The effects of this on business right now have never been greater. Employee retention is a crisis. Managers waste resources training and retraining, and/or personally filling lower-level positions. Products and services are backlogged and riddled with quality problems because companies are short-staffed and/or operated by the inexperienced. The supply chain is backed up and customers are getting cranky. 

It’s a mess, but in the grand scheme of things, it’s good news.

Truly values- and meaning-based businesses will survive this storm and be stronger for it. Those that cling to 1950s style supervision and expect employees to be grateful just to have a job will fail. That’s how evolution works. You either get with the program or die.

The workforce has spoken. They can’t just work for money anymore. They need to be nurtured to become greater versions of themselves. They need mentoring to gain character, to embody virtue. They need managers who can help them find their self-interest and fan the flames of their deepest dreams.

Already have company values? Good, but more than likely they’re not enough. For values and meaning to be alive in a company, they must be rigorously defined and then be an ongoing conversation, every day. Can your employees speak at length about your values in a compelling way, especially as it relates to their own personal journey? Probably not.

You can’t find meaning in a box. Values are more than just a list on a webpage. And character is something built slowly, over time, in an environment where people care about who they are and who they’re becoming. It requires curiosity, courage, and commitment. It requires a sober investigation into the unknown. It requires a new breed of leaders than what this planet has seen before.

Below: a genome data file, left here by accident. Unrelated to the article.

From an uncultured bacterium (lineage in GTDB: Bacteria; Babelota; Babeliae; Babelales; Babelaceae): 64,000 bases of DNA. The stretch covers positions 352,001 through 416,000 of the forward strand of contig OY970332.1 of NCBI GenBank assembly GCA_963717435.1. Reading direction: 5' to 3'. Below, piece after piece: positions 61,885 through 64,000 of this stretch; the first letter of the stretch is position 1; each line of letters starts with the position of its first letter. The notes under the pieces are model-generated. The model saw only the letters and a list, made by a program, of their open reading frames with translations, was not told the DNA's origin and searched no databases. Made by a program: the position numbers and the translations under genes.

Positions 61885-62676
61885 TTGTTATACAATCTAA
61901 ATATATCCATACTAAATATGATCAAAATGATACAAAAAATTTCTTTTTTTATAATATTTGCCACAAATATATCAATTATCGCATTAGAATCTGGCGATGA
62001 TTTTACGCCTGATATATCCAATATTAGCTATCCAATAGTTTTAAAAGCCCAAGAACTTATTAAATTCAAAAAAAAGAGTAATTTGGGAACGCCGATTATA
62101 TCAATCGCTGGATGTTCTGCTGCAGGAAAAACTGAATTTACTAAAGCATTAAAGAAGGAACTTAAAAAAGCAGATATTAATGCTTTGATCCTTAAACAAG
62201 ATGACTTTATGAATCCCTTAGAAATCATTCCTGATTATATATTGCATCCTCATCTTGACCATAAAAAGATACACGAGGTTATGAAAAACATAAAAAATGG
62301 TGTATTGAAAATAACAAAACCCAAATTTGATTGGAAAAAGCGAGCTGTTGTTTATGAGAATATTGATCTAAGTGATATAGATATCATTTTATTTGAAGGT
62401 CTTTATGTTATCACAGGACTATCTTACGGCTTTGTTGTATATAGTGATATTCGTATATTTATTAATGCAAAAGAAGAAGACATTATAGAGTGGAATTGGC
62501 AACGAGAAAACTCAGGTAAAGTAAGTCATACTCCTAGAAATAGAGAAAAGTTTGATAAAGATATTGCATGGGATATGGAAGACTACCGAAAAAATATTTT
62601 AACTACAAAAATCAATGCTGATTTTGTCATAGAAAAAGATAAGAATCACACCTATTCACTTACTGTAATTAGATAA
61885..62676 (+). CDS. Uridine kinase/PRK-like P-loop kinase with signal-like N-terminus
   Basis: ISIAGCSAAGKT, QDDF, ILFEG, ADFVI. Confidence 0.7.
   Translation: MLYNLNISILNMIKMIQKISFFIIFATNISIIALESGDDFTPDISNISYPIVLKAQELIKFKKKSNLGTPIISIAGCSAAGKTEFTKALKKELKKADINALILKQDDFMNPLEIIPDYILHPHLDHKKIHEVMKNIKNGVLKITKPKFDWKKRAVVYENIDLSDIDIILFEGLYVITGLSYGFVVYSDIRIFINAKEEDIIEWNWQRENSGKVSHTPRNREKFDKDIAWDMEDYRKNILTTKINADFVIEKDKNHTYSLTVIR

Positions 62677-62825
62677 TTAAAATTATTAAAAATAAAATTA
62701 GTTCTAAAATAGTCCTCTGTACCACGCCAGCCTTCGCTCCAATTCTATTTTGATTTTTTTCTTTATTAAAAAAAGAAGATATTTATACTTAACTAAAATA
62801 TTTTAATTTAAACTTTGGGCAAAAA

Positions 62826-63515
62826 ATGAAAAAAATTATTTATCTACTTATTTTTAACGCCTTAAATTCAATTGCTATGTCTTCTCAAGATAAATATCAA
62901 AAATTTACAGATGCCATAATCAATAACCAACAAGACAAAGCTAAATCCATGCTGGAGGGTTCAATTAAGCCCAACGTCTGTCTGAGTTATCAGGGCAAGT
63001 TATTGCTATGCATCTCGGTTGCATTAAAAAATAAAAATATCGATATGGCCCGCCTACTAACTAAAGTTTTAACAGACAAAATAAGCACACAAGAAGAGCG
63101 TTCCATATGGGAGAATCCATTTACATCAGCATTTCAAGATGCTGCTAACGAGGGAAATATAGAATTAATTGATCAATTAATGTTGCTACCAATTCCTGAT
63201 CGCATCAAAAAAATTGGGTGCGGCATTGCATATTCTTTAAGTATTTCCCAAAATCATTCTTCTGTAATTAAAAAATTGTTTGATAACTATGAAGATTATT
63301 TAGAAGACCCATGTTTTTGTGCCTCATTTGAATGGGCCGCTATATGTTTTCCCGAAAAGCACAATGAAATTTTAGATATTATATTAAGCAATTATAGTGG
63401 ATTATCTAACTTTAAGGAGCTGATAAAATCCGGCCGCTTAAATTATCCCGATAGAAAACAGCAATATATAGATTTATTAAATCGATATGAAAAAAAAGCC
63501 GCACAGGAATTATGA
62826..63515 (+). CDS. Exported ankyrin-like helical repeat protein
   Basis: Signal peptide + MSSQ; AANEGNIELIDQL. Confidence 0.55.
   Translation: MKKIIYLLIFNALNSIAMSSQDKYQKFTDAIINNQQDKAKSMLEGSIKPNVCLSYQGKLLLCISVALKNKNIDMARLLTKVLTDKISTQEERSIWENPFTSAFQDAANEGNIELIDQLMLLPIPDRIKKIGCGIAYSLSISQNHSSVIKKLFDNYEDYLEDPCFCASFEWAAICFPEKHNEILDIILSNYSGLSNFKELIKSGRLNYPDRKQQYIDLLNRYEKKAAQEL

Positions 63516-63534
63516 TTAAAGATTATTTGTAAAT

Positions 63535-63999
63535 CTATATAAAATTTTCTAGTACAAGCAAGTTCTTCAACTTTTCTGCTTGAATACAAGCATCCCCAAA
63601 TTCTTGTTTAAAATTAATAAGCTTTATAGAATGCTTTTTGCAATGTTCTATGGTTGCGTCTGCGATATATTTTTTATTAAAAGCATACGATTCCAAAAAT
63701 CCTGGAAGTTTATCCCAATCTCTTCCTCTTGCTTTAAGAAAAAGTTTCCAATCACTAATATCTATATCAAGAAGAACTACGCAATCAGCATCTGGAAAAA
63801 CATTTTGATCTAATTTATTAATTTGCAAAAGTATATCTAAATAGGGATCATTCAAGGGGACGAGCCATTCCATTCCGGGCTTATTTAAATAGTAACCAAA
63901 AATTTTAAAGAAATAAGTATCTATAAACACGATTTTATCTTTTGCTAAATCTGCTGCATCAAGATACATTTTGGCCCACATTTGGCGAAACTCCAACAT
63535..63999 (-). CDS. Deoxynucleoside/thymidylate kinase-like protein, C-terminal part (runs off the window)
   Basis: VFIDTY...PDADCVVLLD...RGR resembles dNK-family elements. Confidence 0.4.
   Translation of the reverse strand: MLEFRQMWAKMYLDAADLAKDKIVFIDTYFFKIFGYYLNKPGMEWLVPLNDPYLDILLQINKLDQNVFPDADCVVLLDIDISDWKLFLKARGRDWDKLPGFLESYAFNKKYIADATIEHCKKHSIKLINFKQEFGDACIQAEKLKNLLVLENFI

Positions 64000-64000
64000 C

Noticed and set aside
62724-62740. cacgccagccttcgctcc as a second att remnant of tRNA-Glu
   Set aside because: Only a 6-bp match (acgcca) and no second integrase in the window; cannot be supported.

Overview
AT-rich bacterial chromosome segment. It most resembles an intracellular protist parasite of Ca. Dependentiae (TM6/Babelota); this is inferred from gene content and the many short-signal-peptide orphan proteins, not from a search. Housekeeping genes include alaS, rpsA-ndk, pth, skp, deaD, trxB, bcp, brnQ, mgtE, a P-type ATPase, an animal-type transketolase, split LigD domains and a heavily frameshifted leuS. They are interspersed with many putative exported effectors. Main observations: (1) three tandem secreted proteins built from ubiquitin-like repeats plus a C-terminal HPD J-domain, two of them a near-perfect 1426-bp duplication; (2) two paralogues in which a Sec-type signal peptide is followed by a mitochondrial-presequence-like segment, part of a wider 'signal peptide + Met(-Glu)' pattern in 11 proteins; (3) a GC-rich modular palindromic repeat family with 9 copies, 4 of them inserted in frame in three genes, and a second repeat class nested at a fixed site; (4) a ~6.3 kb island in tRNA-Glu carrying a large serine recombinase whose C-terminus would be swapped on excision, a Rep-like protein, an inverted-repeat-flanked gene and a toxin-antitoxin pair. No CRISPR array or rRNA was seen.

This course, Embodied Values & Virtues, uses the eight virtues of the Samurai as a framework for the development of honor, the embodiment of soul-level values, and the achievement of excellence.

This course can be used by leaders and managers to develop their culture, and/or by employees to augment the meaningfulness of their current path. All are welcome.


You can make a one-time purchase of this course or become a Dojo Member and get access to all courses.


Embodied Values & Virtues broadcasts live on Zoom, Thursdays at 11:15 am PT, beginning January 6, 2022 for 11 sessions ending March 15, 2022. All recordings will be posted by the morning following the session, becoming an online course.

Josef Shapiro

Since I first trained as business coach at EMyth in 2002, I’ve been a change agent for thousands of business leaders and managers. For five years I was the primary curriculum developer for EMyth and developed and oversaw the training of its coaches. Coaching is a fast-growing industry, but it also very young. I think we can do better. For me, it’s an unsolved puzzle and the needless suffering inside workplaces around the world hangs in the balance. It affects us all. Learn more about Clear and Open.

Course curriculum